In 2017 even Elon Musk talks about tunnel construction, but how did it all start?
Join me on a journey into the ancient world and together we will be a little smarter.
If anything should be unclear, please write a comment and I will gladly help.
You should know this about tunnel construction
The most important in tunnel construction is the measurement of the tunnel between the portals.
The measurement happens mostly above ground and must then be transferred to the underground.
Observance of the track guidance in the tunnel drive should be independent of the relied backup procedures or light hole methods.
Planning of the tunnel route
The simplest way to stake a tunnel overground is the “cross-straightening” straight-line procedure. This is not mentioned in ancient times, but because of its simplicity, it was very probably used.
For each portal (A and B) an escape rod is placed. Thereafter, two alignment point (A1 and B1) are also placed on the slopes. They are positioned in such a way that the escape alignment point and portal can be seen from each of the two escape rods on the opposite side of the mountain.
When this is done, then A1 from B1 is brought into a flight with A and then B1 from A1 to a flight with B.
This procedure is repeated until all four escape rods are aligned.
However, in the case of longer distances, a number of auxiliary points must be set, due to the visibility and rounding of the earth.
Track leveling of the portals
Next, the route is leveled and the height of the portals is set so that the tunnel has the desired slope. The type of transmission of the pre-stretching direction from the upper day to the lower surface depends on whether the tunnel is approached in the counter-project or by the light hole method.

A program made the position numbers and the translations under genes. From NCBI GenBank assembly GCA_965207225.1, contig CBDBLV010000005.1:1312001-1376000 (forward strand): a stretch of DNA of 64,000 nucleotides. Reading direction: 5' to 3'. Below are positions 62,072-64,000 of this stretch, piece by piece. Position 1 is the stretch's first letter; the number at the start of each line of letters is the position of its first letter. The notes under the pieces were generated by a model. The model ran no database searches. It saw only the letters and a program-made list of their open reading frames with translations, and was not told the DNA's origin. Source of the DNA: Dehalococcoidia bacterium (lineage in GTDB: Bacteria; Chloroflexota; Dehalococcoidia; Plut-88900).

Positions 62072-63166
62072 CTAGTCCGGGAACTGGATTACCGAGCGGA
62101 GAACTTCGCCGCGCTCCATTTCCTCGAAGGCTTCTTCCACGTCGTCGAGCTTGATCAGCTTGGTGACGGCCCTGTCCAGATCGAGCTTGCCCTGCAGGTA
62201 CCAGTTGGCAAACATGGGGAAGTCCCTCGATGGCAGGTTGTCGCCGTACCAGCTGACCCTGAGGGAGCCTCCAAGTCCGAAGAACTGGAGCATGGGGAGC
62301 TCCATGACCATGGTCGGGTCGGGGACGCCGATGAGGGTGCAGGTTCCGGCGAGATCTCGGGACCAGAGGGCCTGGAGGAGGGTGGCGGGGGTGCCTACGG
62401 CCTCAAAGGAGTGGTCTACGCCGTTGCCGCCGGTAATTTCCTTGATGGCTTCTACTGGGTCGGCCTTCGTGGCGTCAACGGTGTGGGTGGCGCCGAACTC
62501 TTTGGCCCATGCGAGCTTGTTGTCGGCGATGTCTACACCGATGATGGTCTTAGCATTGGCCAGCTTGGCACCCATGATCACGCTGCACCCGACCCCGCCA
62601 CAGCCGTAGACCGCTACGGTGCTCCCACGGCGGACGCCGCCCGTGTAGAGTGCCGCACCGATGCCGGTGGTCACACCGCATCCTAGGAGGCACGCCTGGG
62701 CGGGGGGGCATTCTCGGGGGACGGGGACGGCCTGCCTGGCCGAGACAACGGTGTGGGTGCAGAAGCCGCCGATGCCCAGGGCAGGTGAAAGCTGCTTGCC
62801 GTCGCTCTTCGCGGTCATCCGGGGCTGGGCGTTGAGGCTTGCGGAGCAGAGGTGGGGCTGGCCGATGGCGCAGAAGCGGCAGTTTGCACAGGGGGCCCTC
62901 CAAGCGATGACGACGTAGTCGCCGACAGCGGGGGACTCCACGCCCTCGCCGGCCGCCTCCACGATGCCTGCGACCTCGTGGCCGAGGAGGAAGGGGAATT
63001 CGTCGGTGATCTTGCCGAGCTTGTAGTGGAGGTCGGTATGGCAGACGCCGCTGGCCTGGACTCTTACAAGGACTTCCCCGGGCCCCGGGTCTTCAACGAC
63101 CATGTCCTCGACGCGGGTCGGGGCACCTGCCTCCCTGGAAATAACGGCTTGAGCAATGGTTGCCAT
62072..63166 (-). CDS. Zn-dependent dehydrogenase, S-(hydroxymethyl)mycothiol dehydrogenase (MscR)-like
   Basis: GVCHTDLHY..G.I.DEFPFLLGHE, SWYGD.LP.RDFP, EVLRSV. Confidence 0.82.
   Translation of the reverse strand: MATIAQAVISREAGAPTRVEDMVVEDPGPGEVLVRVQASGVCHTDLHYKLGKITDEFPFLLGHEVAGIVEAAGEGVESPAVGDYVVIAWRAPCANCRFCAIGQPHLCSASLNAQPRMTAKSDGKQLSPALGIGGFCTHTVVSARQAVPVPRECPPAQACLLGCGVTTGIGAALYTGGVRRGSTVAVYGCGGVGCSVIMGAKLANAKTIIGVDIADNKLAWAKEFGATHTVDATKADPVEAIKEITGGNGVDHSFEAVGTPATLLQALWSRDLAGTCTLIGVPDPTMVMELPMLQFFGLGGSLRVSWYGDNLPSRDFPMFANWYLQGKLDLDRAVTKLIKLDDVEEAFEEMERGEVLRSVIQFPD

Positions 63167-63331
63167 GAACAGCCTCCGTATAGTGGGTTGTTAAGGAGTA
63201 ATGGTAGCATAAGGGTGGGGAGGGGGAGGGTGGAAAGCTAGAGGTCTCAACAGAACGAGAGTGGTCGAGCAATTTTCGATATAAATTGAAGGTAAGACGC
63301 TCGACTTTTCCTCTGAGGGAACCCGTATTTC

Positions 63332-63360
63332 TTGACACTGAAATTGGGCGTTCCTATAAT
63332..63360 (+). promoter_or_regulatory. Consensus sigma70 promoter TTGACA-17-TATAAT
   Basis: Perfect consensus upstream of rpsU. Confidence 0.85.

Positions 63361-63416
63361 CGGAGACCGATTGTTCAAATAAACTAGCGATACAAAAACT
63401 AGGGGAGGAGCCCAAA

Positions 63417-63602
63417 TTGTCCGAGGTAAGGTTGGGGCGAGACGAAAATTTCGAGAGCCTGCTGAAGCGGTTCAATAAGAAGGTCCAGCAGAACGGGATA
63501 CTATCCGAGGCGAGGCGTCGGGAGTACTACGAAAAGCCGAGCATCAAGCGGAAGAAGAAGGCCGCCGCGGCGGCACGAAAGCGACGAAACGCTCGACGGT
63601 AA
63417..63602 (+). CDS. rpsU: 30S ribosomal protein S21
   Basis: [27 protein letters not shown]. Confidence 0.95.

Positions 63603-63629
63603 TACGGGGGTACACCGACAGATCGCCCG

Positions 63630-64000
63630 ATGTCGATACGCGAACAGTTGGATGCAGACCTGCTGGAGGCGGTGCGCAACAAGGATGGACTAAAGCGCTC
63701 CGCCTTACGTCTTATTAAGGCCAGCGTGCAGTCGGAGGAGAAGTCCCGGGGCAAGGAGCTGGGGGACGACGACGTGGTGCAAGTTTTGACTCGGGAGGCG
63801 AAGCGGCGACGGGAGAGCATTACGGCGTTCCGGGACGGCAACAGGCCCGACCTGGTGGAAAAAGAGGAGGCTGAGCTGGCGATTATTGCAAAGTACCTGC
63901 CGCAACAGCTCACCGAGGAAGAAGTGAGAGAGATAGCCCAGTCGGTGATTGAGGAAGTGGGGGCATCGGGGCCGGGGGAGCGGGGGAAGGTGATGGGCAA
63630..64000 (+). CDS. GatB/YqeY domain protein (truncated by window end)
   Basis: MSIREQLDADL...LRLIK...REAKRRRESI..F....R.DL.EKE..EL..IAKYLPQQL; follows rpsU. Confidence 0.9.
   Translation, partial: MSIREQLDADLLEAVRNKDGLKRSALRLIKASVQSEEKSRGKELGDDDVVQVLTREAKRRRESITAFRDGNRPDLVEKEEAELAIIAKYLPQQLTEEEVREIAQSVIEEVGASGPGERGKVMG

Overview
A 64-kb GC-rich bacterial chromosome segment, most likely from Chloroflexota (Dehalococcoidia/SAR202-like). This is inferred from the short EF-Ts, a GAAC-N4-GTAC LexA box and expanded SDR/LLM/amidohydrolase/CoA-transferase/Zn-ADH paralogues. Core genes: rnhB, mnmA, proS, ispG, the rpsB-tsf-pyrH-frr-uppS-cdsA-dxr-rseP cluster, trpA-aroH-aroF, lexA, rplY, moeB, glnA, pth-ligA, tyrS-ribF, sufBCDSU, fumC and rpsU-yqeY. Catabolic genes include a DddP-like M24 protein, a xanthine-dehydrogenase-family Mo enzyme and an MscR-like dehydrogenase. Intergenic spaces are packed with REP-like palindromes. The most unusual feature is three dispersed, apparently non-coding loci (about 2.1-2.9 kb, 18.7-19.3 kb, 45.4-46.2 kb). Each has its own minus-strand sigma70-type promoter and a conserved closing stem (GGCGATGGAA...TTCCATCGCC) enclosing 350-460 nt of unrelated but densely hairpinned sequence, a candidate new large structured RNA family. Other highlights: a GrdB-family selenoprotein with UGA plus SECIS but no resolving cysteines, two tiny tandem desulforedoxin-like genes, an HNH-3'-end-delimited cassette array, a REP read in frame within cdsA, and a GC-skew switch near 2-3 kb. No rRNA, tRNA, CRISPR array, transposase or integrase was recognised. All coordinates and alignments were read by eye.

Transfer of the route guidance
According to the above-ground planning of the tunnel bridge, this has to be implemented in the course of the construction work. If this happens in the counter-procedure, the tunnel is driven from both portals. In order to transfer the trail laid out in the upper days to the underground, the flight must be extended in front of the portals via two further fixed points.
If there is a valley opposite the portal, the fixed point is laid out in such a way that it can be seen from the inside of the tunnel as long as possible.
Examples of antique tunnel constructions
Street tunnel of Via Flaminia
The Via Flaminia, built in 220 or 223 BC by Gaius Flaminius, was the most important road connection between Rome and the Adriatic. When the road under Augustus was expanded, a rocky nose with an 8 meter long and 3-meter wide tunnel crossed the valley of the river Candigliano, on the Fluro Pass.
Under Vespasian a new tunnel of 37 meters length, a building history can be reconstructed.
After the two portals had been marked on the same level, a horizontal search was started in the counter-project.
Subsequently, the ridge was laid higher in the southern section, and the bottom was sunk downwards from south to north over the course of the tunnel to a slope of 10%.
This gradient was necessary to allow the tunnel to be integrated into the Augustan route. In the course of modern road construction, the steep gradient was reduced by placing the road in the southern part lower and in the north higher. The tunnel is still used today.
Work in process